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Manufacturer planning expansion, 100 jobs in Boone County

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CNH Parts & Service, the product-support division of international manufacturing giant CNH Global NV, plans a $13.3 million expansion in Lebanon that will result in 100 new jobs by 2014, the company announced Monday night.

Racine, Wis.-based CNH, which already has more than 500 full-time employees and 200 contract employees in Lebanon, said it will lease and equip an additional 153,000-square-foot facility in Lebanon Business Park, bringing its total footprint at the site to 1.2 million square feet in three buildings.

When it becomes fully operational in 2014, the new facility will serve as the command-and-control operation for CNH's extensive parts-delivery system.

CNH Global, which makes agricultural and construction equipment, employs 33,800 worldwide. Its products include tractors, combines, loaders, backhoes and excavators. It operates 11 parts-distribution facilities in North America and has a network of 11,500 dealers in 170 countries. The company was formed in 1999 through a merger of New Holland NV and Case Corp.

CNH said it has already begun hiring new material handlers, equipment operators, packagers, and logistics, administrative and support personnel in Lebanon.

The Indiana Economic Development Corp. offered CNH up to $650,000 in conditional tax credits and as much as $100,000 in training grants based on the company's job-creation plans. Lebanon approved additional tax abatement at the request of the Boone County Economic Development Corp.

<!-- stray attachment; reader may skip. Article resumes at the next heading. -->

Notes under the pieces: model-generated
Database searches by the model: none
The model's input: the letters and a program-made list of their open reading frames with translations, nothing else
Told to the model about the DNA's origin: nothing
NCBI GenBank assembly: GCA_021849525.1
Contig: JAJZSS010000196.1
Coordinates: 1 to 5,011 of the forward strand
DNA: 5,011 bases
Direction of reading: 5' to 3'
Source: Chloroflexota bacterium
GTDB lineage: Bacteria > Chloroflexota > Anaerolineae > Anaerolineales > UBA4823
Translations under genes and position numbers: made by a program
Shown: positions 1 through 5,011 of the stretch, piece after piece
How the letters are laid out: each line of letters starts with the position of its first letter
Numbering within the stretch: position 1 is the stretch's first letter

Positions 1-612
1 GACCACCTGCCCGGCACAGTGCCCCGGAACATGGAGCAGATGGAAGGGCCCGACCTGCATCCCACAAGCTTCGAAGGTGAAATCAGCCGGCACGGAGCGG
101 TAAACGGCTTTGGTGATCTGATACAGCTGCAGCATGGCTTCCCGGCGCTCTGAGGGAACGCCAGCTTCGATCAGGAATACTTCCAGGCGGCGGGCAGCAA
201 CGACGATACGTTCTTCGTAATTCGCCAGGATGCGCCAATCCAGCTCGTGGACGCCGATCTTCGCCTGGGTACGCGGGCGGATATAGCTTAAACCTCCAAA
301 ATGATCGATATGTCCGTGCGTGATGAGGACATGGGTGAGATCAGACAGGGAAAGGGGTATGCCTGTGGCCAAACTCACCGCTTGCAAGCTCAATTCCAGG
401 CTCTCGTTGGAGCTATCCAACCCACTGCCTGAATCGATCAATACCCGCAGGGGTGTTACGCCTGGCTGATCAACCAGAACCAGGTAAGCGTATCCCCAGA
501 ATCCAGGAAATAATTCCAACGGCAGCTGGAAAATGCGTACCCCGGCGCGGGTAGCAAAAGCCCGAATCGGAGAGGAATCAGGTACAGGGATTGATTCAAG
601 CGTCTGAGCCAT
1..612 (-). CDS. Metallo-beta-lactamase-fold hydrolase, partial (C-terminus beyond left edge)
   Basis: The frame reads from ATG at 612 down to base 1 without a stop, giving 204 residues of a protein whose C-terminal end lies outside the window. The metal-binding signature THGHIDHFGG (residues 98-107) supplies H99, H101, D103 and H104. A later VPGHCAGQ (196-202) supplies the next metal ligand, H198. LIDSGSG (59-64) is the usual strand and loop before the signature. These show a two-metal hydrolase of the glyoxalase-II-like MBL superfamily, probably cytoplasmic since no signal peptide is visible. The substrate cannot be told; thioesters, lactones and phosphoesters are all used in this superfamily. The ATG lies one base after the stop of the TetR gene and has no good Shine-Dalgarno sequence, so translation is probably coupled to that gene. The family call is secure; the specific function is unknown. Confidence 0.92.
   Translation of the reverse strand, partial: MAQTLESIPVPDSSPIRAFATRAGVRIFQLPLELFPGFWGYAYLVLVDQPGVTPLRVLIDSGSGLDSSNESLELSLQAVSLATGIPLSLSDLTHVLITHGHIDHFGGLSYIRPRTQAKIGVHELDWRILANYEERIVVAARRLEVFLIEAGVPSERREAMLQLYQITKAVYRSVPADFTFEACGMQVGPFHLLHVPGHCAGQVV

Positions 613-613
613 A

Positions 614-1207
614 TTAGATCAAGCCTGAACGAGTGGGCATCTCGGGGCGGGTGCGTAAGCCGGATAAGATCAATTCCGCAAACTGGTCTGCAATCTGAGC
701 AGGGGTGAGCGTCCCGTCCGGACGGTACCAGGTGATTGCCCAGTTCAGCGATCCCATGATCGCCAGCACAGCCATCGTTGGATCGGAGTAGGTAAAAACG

"This new processing center will significantly enhance and expand the overall capabilities of our North American parts operations," said Scott Harris, vice president of CNH Parts & Service for North America, in a prepared statement. "Its mission is to provide new and highly specialized services that will help our dealers grow their parts sales, even in the most highly competitive segments of our business."

 

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  1. John, unfortunately CTRWD wants to put the tank(s) right next to a nature preserve and at the southern entrance to Carmel off of Keystone. Not exactly the kind of message you want to send to residents and visitors (come see our tanks as you enter our city and we build stuff in nature preserves...

  2. 85 feet for an ambitious project? I could shoot ej*culate farther than that.

  3. I tried, can't take it anymore. Untill Katz is replaced I can't listen anymore.

  4. Perhaps, but they've had a very active program to reduce rainwater/sump pump inflows for a number of years. But you are correct that controlling these peak flows will require spending more money - surge tanks, lines or removing storm water inflow at the source.

  5. All sewage goes to the Carmel treatment plant on the White River at 96th St. Rainfall should not affect sewage flows, but somehow it does - and the increased rate is more than the plant can handle a few times each year. One big source is typically homeowners who have their sump pumps connect into the sanitary sewer line rather than to the storm sewer line or yard. So we (Carmel and Clay Twp) need someway to hold the excess flow for a few days until the plant can process this material. Carmel wants the surge tank located at the treatment plant but than means an expensive underground line has to be installed through residential areas while CTRWD wants the surge tank located further 'upstream' from the treatment plant which costs less. Either solution works from an environmental control perspective. The less expensive solution means some people would likely have an unsightly tank near them. Carmel wants the more expensive solution - surprise!

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